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Vague Law + Vindictive Law Enforcement? Hide Your Veggies!

from the this-is-not-how-things-are-supposed-to-work dept

You may have heard the recent story about Julie Bass, a woman in Oak Park, Michigan, who was facing 93 days in jail... for daring to plant a nice vegetable garden in her front yard. Apparently, the city has a rule that says you can have "decorative planting" in your front yard, but some city officials deemed that the vegetable garden was not decorative. The specific law, of course, is vague. It says: "all unpaved portions of the site shall be planted with grass or ground cover or shrubbery or other suitable live plant material." The problem is in the word "suitable." Many folks, including Bass, believe vegetables are suitable. The city disagrees, and was threatening her with 93 days in jail for not removing the garden.

On Friday, the charges were apparently dismissed. While most reports suggested that officials dropped the case, Bass's own blog claims that a judge dismissed them, though the details were hazy (at best). But, here's where it gets ridiculous. First, the dismissal was "without prejudice," so the charges can be brought again. But... even more crazy is that now the city is going after her for not having licenses for her two dogs, an issue that was brought up earlier, and which she quickly fixed.

As lots of people are saying, it appears that the city is just being vindictive to Bass.

This is why broadly worded laws scare me. This is why the broadly worded definition of what counts as an "infringing site" in PROTECT IP scares me. This is why the vagueness of S.978, the felony streaming bill, scares me. They can easily be abused to put people in jail just for embedding videos. What the Julie Bass story shows is that when law enforcement feels vindictive, there's no law they won't try to twist against people. And we shouldn't be handing law enforcement more ammo by giving them vaguely worded laws that potentially make huge segments of the population into felons.

Jail time for veggie gardens is nothing if they can put you away for embedding a video on your website.


Reader Comments (rss)

(Flattened / Threaded)

  1.  
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    The eejit (profile), Jul 18th, 2011 @ 7:11am

    If ewveryone's a criminal, it's just a matter of finding the key. This is what terrifies me about totalitarianism; it's easy to make everyone a criminal without them realising. Then, if they do something you don't like - BAM! Instant lockup!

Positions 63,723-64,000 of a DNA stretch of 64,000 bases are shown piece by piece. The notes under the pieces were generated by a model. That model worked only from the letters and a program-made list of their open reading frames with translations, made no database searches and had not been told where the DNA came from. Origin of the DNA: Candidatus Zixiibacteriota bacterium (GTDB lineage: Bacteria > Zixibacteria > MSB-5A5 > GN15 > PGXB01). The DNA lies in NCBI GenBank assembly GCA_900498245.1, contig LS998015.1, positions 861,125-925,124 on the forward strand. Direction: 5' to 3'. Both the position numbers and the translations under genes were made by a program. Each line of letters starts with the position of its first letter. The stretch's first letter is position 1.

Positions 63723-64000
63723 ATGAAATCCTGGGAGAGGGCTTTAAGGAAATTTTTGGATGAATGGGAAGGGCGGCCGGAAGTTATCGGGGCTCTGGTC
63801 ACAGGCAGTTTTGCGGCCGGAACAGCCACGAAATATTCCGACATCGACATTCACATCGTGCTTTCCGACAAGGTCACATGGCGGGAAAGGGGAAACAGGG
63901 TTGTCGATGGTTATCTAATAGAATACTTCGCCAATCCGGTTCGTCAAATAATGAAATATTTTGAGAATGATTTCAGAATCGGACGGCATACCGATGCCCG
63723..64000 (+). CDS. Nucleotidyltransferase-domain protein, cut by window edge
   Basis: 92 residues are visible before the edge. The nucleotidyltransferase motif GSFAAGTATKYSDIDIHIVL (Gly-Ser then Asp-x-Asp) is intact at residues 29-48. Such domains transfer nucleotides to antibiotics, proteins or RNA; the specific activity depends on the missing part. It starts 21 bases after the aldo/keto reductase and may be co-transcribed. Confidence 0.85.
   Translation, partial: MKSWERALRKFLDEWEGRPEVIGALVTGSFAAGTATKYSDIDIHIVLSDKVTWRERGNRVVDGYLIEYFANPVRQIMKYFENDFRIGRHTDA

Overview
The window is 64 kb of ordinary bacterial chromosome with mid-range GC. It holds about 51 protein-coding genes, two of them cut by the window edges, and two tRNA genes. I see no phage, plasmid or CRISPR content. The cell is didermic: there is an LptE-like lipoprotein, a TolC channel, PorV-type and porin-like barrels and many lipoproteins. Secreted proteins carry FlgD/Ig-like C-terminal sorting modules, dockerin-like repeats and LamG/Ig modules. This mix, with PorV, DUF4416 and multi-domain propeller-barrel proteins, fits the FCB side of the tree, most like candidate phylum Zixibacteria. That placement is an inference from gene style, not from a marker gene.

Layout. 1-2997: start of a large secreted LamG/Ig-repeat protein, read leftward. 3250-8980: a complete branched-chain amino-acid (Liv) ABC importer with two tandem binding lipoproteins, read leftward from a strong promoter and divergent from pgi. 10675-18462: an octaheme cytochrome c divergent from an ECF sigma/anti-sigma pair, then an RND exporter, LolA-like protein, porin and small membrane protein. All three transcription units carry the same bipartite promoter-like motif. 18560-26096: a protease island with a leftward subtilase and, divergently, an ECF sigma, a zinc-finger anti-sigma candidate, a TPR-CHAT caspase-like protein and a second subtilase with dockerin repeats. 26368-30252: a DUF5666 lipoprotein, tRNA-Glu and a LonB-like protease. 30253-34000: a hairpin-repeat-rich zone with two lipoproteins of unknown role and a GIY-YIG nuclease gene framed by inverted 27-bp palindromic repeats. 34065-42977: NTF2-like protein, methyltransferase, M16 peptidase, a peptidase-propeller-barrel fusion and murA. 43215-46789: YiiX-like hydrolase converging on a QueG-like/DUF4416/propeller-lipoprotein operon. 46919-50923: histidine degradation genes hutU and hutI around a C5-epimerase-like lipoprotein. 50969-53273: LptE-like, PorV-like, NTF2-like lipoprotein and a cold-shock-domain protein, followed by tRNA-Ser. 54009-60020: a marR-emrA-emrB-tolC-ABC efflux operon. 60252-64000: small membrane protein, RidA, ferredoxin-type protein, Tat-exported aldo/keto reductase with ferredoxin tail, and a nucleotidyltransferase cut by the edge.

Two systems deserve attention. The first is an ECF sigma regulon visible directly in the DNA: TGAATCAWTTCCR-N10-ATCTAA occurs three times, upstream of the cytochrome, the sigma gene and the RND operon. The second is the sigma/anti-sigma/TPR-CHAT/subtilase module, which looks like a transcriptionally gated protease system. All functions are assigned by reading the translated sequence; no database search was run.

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    Howard the Duck, Jul 18th, 2011 @ 7:27am

    Video

    What about imbedding a video showing how to plant a vegetable garden in their front yard? Double trouble!

     

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    Brady, Jul 18th, 2011 @ 7:33am

    Correction -

    If the charges were dismissed "with prejudice" that means they CANNOT be brought again.

     

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    Chris-Mouse (profile), Jul 18th, 2011 @ 7:35am

    First, the dismissal was "with prejudice," so the charges can be brought again. But...

    If the dismissal is 'with prejudice', then the charges cannot be brought again. The original article has it listed as 'without prejudice,' meaning the charges can be brought again.

     

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  5.  
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    John William Nelson (profile), Jul 18th, 2011 @ 7:37am

    Re:

    Aye, it was dismissal "without prejudice," meaning they can still be brought. Bit of a typo I'm sure Mike will fix soon.

     

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    Anonymous Coward, Jul 18th, 2011 @ 7:39am

    you wouldn't have to worry about broadly stated laws if you werern't such a freetarded criminal!

     

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  7.  
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    Richard (profile), Jul 18th, 2011 @ 7:43am

    The solution

    to her problem is decorative vegetables

     

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  8.  
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    DannyB (profile), Jul 18th, 2011 @ 7:45am